Teaching children problem-solving has also been recognised as a key requirement in modern education. Elon Musk, the founder of a number futuristic companies including SpaceX, Tesla Motors and Paypal, is convinced that children learn most effectively when they are presented with a practical task, which requires them to learn new tools and skills to solve it. In a recent interview about the school he has founded, Musk said, “It’s important to… teach to the problem and not the tools… Let’s say you’re trying to teach people about how engines work. A more traditional approach would be saying, ‘We’re going to teach all about screwdrivers and wrenches.’ This is a very difficult way to do it. A much better way would be, like, ‘Here’s the engine. Now let’s take it apart. How are we gonna take it apart? Oh you need a screwdriver!’”. Robotics does just this – a child’s desire to make the robot follow their command creates an incentive for them to learn programming and design skills without even realising. The process they go through and problems they must overcome to make the robot walk forward, turn left, flash its lights, or do a dance, teaches them a whole host of useful skills and provides them with gratifying, immediate results.
This practical approach to learning skills through using computers and robots has also been cited as a way to spark kids’ interest in maths. We all know that sinking feeling when our child is refusing to do their maths homework, which usually consists of a couple of pages of calculations from a textbook, or struggling to understand the relevance of Pythagoras’ theorem to their daily existence. British technologist and businessman Conrad Wolfram argues that using more technology to teach maths can stimulate children’s imaginations as it focuses education more on problem-solving and critical thinking than pure arithmetic. Wolfram emphasises that in the real world, maths is used for a whole range of exciting applications, such as geology, archaeology, astronomy, art and design, law enforcement and others. In classrooms, however, the focus is still on developing fluency in pen-and-paper calculations. If we can show children that maths is not just studied in books, and capture their imaginations, it may also encourages them to apply their knowledge to more exciting when they leave school. Robotics is a great place to start.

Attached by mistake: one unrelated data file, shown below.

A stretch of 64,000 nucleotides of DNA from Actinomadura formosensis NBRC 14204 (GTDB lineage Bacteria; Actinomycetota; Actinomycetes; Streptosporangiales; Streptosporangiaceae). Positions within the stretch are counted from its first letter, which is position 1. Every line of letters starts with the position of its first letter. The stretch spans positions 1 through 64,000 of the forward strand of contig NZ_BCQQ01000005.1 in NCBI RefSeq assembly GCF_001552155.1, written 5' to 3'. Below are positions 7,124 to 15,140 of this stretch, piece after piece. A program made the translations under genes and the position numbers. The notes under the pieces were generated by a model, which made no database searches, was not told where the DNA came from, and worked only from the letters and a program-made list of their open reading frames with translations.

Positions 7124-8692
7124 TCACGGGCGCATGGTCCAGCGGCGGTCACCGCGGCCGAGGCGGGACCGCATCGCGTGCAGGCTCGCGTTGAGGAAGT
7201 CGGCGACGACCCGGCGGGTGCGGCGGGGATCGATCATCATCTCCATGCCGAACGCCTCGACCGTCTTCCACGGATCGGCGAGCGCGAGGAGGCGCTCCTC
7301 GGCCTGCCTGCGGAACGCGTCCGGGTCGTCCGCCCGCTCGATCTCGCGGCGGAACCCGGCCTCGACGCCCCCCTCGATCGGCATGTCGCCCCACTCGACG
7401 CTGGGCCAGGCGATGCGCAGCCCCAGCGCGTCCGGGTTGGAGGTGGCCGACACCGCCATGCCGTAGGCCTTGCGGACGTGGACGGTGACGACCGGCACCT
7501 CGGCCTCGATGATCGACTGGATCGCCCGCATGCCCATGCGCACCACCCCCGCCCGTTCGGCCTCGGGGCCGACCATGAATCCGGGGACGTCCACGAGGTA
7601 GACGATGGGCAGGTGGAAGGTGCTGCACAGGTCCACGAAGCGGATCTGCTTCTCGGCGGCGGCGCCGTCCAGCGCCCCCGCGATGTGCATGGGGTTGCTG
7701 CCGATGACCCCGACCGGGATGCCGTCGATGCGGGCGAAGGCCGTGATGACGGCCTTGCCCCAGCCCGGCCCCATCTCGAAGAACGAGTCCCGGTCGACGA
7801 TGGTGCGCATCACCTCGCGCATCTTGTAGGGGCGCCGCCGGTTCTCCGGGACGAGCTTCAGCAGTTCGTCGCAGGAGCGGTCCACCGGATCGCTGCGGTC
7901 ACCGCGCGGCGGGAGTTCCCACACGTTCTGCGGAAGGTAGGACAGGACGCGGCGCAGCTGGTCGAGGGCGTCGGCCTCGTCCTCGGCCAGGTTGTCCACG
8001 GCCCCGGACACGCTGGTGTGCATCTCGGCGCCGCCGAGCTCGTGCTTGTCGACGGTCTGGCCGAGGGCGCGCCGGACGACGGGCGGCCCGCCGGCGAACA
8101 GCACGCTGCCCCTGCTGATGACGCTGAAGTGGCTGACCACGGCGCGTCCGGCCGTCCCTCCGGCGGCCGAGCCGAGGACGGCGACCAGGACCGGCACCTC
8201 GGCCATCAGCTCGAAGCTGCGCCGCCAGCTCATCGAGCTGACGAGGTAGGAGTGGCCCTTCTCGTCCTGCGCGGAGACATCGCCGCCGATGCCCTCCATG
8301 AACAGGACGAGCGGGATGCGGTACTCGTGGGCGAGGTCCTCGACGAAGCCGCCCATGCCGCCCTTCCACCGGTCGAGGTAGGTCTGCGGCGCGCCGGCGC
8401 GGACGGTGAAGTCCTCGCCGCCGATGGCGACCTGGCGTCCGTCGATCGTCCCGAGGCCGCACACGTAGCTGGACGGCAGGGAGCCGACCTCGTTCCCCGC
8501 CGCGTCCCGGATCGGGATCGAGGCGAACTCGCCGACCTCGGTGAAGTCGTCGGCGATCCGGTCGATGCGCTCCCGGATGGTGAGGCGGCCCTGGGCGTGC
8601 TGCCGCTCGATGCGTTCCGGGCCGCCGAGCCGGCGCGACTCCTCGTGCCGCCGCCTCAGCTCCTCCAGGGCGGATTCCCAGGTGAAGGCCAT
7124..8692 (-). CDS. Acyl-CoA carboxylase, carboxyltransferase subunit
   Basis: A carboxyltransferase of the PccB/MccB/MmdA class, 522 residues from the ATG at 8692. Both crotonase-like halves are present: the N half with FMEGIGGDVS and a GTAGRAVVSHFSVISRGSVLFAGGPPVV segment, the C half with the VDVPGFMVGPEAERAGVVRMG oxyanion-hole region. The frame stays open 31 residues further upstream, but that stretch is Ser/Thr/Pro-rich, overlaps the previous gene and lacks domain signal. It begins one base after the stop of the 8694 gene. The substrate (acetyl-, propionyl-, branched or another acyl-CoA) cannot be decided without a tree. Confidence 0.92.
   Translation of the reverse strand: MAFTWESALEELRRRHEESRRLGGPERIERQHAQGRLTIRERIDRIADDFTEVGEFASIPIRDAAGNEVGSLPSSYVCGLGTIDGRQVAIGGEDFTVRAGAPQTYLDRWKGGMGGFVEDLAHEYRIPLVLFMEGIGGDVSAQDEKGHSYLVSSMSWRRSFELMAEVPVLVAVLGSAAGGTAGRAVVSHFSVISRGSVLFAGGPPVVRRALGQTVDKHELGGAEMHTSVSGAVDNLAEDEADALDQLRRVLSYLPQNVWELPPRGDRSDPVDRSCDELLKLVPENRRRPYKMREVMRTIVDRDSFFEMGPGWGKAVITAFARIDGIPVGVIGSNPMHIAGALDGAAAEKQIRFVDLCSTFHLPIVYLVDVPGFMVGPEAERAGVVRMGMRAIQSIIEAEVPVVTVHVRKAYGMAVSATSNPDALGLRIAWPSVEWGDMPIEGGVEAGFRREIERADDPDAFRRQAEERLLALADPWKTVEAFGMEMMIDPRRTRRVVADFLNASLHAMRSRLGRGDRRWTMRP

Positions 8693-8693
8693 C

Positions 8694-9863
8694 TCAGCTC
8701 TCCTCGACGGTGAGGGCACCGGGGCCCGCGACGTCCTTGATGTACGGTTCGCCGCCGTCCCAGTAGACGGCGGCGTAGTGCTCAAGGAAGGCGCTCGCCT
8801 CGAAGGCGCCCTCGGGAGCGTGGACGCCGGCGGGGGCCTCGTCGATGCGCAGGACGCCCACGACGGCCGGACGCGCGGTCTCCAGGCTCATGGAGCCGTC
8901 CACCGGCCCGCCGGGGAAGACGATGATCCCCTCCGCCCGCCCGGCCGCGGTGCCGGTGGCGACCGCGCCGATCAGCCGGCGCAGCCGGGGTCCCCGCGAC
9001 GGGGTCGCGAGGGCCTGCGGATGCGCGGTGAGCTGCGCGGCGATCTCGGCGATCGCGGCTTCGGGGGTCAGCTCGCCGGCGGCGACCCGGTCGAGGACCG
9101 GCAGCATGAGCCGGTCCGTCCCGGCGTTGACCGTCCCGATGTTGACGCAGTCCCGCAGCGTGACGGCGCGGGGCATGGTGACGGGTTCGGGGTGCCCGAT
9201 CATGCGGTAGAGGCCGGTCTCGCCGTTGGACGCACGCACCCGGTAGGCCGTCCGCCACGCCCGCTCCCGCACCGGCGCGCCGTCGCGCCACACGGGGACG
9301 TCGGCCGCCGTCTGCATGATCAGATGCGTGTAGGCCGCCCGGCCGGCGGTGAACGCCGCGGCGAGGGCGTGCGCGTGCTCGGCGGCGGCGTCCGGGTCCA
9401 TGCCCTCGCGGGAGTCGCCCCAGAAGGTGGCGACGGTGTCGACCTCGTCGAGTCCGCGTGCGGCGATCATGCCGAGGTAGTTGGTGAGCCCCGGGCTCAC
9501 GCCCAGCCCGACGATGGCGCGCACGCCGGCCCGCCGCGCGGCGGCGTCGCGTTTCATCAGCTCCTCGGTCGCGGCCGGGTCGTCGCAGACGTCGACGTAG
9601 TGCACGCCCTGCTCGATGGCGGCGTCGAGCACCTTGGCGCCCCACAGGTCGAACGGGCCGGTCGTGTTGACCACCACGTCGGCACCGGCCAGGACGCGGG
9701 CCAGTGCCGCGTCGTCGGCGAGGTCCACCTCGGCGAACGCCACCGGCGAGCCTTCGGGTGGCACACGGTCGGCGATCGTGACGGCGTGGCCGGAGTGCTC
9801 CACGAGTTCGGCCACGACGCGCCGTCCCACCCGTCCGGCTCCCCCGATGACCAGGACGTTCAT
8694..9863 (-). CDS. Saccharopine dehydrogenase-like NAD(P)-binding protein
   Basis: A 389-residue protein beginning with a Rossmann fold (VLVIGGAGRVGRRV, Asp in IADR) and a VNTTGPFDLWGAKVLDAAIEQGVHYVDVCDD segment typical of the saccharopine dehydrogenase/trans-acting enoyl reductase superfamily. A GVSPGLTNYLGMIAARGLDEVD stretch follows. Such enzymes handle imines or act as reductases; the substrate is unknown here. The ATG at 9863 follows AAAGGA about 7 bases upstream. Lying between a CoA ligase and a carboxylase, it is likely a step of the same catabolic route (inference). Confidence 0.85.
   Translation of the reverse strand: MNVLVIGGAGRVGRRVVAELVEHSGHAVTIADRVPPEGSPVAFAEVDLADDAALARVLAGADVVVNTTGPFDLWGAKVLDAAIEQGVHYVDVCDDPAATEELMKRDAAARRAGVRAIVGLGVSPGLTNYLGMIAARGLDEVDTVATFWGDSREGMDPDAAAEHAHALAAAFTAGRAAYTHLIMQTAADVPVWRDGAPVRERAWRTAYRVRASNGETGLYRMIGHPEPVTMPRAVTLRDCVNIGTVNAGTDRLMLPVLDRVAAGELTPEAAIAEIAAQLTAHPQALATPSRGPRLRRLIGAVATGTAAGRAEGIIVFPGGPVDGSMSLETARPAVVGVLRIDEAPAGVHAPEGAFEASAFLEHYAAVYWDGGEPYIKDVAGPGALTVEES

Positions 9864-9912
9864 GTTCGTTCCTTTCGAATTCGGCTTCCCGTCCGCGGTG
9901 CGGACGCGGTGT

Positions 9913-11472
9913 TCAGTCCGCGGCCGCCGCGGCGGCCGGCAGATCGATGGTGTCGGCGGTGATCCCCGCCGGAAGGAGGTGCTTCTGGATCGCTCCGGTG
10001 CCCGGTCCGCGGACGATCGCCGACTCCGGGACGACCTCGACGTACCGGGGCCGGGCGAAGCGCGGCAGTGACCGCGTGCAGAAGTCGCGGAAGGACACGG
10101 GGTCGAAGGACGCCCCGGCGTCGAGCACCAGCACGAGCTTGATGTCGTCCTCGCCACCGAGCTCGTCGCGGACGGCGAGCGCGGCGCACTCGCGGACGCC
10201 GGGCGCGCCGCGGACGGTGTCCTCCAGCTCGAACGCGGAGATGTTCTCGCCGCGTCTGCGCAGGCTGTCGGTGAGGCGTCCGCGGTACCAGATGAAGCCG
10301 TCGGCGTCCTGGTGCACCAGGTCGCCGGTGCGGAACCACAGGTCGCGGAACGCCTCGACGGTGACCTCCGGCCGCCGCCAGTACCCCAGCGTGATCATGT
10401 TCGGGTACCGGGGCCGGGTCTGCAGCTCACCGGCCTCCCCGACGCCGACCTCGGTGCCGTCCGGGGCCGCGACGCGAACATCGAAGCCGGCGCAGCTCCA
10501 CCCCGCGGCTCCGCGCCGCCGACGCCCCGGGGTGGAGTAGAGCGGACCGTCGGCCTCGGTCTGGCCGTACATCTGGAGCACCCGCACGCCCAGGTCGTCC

Aside from taking lessons, there are some other fun ways for children to learn the principles of robotics and build up some of the skills and ways of thinking that it fosters. Mostly, they also need the input of children’s imagination, which is why they are such a fantastic way to encourage creative learning. The most backed board game in the crowdsourcing site Kickstarter’s history is Robot Turtles and teaches children as young as four basic programming and coding concepts. A similar tech-focused game is Code Monkey Island, which has been incredibly popular. There are also physical games such as Hackaball, which is a responsive ball that can be paired with iPads and other pieces of technology for children to create their own games. The best thing about robotics-focused activities is that the children almost forget they are learning as they become totally absorbed in the game.
The success of robotics clubs and courses has been mainly linked to the level of enjoyment that children find in them, but it is a happy coincidence that the skills they pick up along the way tend to be very life enhancing. According to Microsoft Chairman Bill Gates, “Learning to write programs stretches your mind and helps you think better, creates a way of thinking about things that I think is helpful in all domains.“ Robotics has captured the imagination of many children in different countries, and we should utilise this engagement to teach them more about the practical application of maths, tech, problem-solving, art and design, while they are enjoying putting together the next WALL-E.
Imagination, creativity and mathematics collide when teaching children robotics